Mad for Madcap
Over his storied career, Ron Siegel has worked for an impressive lineup of chefs, including Daniel Boulud, Michael Mina, and Thomas Keller, the latter for whom he served as the inaugural sous chef for The French Laundry.
But now Siegel is finally working for himself.
In a most splendid fashion, too.
Madcap, his first very own restaurant, opened in San Anselmo earlier this summer. You’ll find him in the compact kitchen, which he has joked is smaller than the walk-in at the Ritz-Carlton San Francisco, where he was executive chef for many years. His wife Kimberly, whom he met when she was a server at The French Laundry, runs the front of the house. And when his two teen-age daughters aren’t in school, they often can be found in the dining room, jotting down orders.
It’s a small venue, about 47 seats, yet it feels a bit larger, thanks to the fact that there are two dining rooms. Artist Michael Brennan conceived the warm space, punctuated by dark wood, a marble bar top (where about three people can squeeze in to dine), deep red velvet banquettes, and his own eclectic paintings, including one of Raquel Welch striking an iconic pose from “One Million Years B.C.”
People have been flocking here since it opened, as evidenced by the fact that unless you really plan ahead, you might have to make due with a 9 p.m reservation. That’s what nearly happened when I was invited in to dine as a guest of the restaurant. But thanks to a cancellation, my husband and I were able to slip into our seats an hour earlier.
Siegel remains modest about his 1998 exploits as being the first American-born chef to defeat an “Iron Chef” in Kitchen Stadium in the original Japanese version of the culinary competition show. But there’s no mistaking how his time in Japan has heavily influenced his cooking, giving him a passion for its ingredients, techniques and esthetics.
At Madcap, the menu cover is reminiscent of Japanese paper. Inside, you’ll find a la carte selections, as well as the option to do a chef’s tasting menu, with many of the courses drawn from the regular menu.
The latter is what we opted for. At $80 per person for about eight courses or so, it’s one of the most reasonably priced tasting menus in the Bay Area, too. The portions are modest yet satisfying. In fact, because of the Japanese influences, this is a tasting menu that will leave you satiated with its clear, vivid flavors, but not feeling as if you’ll need to leave the restaurant, rolled out in a wheelbarrow, because of an abundance of butter or cream.
The tasting menu began with a curl of raw big eye tuna with yuzu gel so aromatic that you could smell its lovely floral-citrus fragrance the minute it was put down on the table. It was a one-bite wonder — a tiny thing with such big presence.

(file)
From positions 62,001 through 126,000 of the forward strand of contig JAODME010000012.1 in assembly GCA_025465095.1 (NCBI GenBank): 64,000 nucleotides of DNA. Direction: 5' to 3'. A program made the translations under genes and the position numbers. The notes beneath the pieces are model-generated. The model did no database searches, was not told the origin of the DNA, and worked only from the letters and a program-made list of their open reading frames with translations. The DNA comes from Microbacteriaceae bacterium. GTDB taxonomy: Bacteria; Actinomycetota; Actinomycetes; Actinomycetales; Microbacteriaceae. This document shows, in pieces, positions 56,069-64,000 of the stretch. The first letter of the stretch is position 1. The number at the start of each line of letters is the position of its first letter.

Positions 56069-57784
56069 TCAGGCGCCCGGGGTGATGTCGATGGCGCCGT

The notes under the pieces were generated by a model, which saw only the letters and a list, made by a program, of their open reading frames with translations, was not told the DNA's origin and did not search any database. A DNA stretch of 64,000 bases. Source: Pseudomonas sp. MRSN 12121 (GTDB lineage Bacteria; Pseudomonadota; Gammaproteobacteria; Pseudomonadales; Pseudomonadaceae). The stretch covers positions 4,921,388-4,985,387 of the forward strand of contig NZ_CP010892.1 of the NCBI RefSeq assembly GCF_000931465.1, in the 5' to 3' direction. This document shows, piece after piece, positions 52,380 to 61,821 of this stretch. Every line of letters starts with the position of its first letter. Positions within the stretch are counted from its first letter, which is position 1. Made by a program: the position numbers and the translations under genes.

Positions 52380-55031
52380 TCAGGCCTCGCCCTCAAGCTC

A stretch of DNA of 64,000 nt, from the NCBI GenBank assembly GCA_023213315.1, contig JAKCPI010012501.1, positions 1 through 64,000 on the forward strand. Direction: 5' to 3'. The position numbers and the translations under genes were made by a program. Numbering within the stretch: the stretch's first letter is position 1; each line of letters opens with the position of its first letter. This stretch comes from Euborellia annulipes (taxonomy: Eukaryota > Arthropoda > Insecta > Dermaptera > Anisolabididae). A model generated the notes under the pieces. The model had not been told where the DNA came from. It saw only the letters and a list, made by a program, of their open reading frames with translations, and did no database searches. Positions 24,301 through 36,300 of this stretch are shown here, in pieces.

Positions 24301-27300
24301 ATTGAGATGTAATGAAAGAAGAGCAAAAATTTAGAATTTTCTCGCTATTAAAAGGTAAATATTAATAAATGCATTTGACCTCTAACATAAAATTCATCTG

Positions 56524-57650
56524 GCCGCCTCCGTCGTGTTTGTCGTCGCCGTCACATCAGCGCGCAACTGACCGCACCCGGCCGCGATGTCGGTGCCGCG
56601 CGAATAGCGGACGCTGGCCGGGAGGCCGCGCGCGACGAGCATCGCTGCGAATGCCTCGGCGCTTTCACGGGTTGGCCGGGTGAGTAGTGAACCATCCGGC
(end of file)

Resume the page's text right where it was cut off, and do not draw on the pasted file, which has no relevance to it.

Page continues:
Then came uni panna cotta drizzled with Indonesian vanilla oil and just a pinch of freshly grated ginger. It was as thick, smooth and rich as any dessert, but decidedly in the savory category.
Equally creamy and velvety was the butternut squash soup. With his many years of fine-dining experience, Siegel is a master of garnishing. He knows how to add just a tiny sprinkle of something or another to give the entire dish a real pop. Such was the case with this soup, which received a restrained garnish of candy cap mushroom crumble and pine nuts. Think of it as almost a savory granola with the maple flavor of the mushrooms and the buttery, toasty crunch of pine nuts.
His beautiful avocado roll is like a maki roll without the rice. Instead, it’s filled with more big eye tuna, this time finely chopped like tartare, wrapped up inside nori and buttery thin slices of avocado. It’s garnished with fresh hearts of palm, ponzu gel, and a black sesame seed paste sauce that adds richness and nuttiness. You don’t miss the usual wasabi at all. Instead, minus its sinus-clearing heat, you really taste the lushness of the fish instead.
Next, a favorite Siegel ingredient: shima aji or striped horse mackerel. The oily, silky fish gets a counterpoint with pomegrante-tarragon jam, radish, kombu and fresh, cream-hued seaweed that Siegel describes as like a fruit roll-up. And darned if it doesn’t possess that same chewy texture, along with a briny, subtle fruitiness.
If Siegel ever wanted to open up an Italian restaurant, he certainly has the chops to do it. His Devil’s Gulch rabbit tortelloni has been a favorite — for good reason. The filling is succulent; the pasta wrapper is the perfect blend of tender and delicate yet toothsome. Here, it’s served with a miso-mushroom puree, chanterelles, and a Parmesan foam. As part of the chef’s tasting menu, you get three of them. But I could easily eat a dozen — without a second thought.
If you’re a long-time “Iron Chef” fan, then you know that Siegel won “Battle Lobster.” He definitely has a way with the crustacean, cooking it such that it really does just melt in your mouth. The claw and tail meat pieces are ever so crisp on the very edges, then entirely supple within. The lobster rests in a pol of dashi broth, which you’ll want to drag a spoon through to get every drop. Shaved radish, salsify puree (which has an oyster-like flavor), and a leaf of mustardy tatsoi add subtle depth and bite.
Juicy dry-aged Flannery rib eye comes with Siegel’s favorite carrots — Nantes — which are nearly as sweet as candy.
Dessert is a moist square of hachiya persimmon pudding cake with grapeseed-flour crumble and ice cream infused with more of those lovely candy cap mushrooms. It’s like a homey spice cake, gone up a notch or two or three.
Unlike so many of Siegel’s previous establishments that were more special occasion destinations, this is a place with a price point and vibe that beckons you to return much more frequently.
And if you go once, no doubt you will again. Because it’s easy to go mad for Madcap.